Why Honda is investing $4.4 billion with LG to make batteries in the US

The automaker is hungry for batteries to fuel its EV manufacturing plans—and it's not the only one.

A preview of what the 2024 Honda Prologue, an EV, could look like. Honda

Honda is working its way toward the goal of a 100-percent zero-emission lineup in North America by 2040. It’s an ambitious but achievable endpoint, as many of its competitors are on similar (if not accelerated) timelines. 

One of Honda’s latest strategies is to invest a hefty sum into a brand-new battery plant in the US for its electric vehicle lineup. This week, Honda Motor and LG Energy Solution announced its $4.4 billion joint venture intended to produce lithium-ion batteries for Honda and Acura EVs; it’s waiting for regulatory approval. With plans to produce about two million EVs a year by 2030, Honda has no time to waste. 

While the Japanese automaker didn’t reveal the location of the new US-based plant, it stands to reason that it could break ground near one of its existing facilities in Ohio, Alabama, or Indiana. The companies plan to start construction in early 2023 and commence mass production of advanced lithium-ion battery cells by the end of 2025. That’s a fairly speedy goal, but Honda is motivated and determined, and the cash infusion from LG appears to have tipped the scale. 

Honda is not alone. Stellantis, the umbrella company over US auto brands Jeep, Chrysler, Dodge, Ram, Fiat, and Alfa Romeo, announced in May that it is building a $2.5 billion EV battery manufacturing facility with electronics giant Samsung. It will be situated just north of Indianapolis in Kokomo, Indiana. Stellantis is committed to selling five million battery-electric vehicles per year by 2030, and they have a lot of work to do to reach that goal.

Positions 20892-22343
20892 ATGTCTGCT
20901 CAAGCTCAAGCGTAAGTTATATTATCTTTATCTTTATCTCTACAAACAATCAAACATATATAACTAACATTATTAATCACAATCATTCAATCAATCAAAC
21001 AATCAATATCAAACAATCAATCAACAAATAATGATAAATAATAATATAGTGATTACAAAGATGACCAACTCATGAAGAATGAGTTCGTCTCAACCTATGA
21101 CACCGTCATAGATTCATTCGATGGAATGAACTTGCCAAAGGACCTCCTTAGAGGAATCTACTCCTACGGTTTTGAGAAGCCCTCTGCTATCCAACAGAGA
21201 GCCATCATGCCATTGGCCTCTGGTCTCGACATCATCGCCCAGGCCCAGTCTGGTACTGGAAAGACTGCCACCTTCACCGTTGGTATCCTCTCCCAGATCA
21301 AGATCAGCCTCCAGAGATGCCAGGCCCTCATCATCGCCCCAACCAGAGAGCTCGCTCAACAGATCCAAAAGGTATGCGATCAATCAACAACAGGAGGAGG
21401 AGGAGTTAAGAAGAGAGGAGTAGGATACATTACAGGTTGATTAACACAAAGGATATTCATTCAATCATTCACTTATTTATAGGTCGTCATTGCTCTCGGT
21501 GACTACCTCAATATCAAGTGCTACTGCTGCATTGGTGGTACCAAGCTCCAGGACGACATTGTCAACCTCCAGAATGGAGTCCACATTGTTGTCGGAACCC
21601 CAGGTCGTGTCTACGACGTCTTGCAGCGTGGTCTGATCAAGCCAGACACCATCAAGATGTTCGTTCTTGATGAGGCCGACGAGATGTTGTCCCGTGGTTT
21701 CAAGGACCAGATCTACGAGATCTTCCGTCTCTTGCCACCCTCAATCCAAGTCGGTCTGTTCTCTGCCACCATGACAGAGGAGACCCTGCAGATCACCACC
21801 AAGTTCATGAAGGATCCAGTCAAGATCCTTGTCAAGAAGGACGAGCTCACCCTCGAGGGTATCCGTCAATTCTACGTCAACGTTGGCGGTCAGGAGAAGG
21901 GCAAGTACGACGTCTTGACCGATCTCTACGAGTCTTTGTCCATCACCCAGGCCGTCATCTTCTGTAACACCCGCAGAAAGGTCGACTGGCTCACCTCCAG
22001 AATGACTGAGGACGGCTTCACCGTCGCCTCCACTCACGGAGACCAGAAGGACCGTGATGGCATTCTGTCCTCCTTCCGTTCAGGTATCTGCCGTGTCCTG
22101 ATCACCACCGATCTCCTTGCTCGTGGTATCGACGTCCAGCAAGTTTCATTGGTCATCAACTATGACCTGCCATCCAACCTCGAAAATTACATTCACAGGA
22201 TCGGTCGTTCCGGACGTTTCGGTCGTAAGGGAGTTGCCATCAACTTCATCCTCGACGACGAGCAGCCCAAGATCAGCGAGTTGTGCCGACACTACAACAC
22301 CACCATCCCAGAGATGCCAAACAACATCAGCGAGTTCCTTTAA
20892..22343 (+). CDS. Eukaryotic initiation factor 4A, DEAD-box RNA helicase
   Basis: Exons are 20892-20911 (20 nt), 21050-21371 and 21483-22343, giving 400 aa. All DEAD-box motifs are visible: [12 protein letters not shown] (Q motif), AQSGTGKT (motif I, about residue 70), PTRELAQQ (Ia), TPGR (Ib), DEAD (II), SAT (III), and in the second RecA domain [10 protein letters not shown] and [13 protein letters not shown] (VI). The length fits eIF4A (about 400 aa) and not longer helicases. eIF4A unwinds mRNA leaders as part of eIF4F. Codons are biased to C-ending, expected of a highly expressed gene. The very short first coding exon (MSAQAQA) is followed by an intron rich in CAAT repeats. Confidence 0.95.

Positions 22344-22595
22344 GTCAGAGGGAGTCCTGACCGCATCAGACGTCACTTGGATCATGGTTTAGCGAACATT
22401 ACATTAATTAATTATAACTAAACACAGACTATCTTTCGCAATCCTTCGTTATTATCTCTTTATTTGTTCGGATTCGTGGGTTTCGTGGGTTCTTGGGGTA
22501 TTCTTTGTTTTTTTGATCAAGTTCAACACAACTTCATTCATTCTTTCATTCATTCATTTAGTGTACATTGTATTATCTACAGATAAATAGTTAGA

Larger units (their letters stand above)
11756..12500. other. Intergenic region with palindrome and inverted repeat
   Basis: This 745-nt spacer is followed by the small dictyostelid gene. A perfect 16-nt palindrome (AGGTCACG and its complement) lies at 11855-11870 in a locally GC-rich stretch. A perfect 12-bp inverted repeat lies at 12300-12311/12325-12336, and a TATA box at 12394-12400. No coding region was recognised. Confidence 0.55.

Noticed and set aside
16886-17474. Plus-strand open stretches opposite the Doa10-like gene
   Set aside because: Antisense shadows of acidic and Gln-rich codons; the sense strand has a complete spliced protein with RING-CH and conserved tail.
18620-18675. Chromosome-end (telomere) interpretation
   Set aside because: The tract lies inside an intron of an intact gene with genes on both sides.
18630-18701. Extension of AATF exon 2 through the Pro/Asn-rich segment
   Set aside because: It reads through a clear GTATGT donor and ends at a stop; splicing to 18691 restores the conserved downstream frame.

Other manufacturers jumping on the US-based-battery-factory train include General Motors, which is also working with LG at its battery plant in Lansing, Michigan. Ford is partnering with SK Innovation to build an EV battery lab in southeast Michigan, and Hyundai is building a gigantic $5.5 billion dedicated electric vehicle and battery plant near Savannah, Georgia. 

Meanwhile, electric vehicle maker Rivian went public last year and brought in a reported $11.9 billion in cash, and it’s planning to spend $5 billion of that to expand its operations in Georgia. Rivian is watching its competitors and chasing success using best practices; it makes sense for it to follow Tesla’s lead in building its own batteries. 

[Related: Everything you need to know about EV tax credits and the Inflation Reduction Act]

If there is any doubt about the importance of keeping as much technology and development in-house as possible, take a look at what happened to small-batch automaker Henrik Fisker’s previous company, Fisker Automotive. The creator of the Karma and Revero relied on battery maker A123 Systems, and when A123 went belly up, so did Fisker in 2013. With his new company, Fisker Inc, Henrik Fisker hasn’t changed its position on outsourcing through its “asset light” model, and is farming out the manufacturing of the Ocean to Magna Steyr’s carbon-neutral factory in Austria. However, he has indicated he’s keeping his eyes open for ways to increase production in the U.S. 

Finding a wealthy dance partner like LG is a win for automotive companies like Honda, which all have big manufacturing problems to solve. Leveraging resources takes some of the pain out of a multi-billion investment, and presumably distributes the pressure. Honda Motors is reading the room and seeing the massive potential for EVs in North America and throwing its considerable weight behind giving it every chance it can to succeed. 

If the past two and a half years have taught us anything about the automotive industry, it’s that plans can go awry quickly—especially considering that global supply chain challenges have ramped up from a mere annoyance to an all-out hindrance in many cases.

Now, if we could just solve the chip shortage problem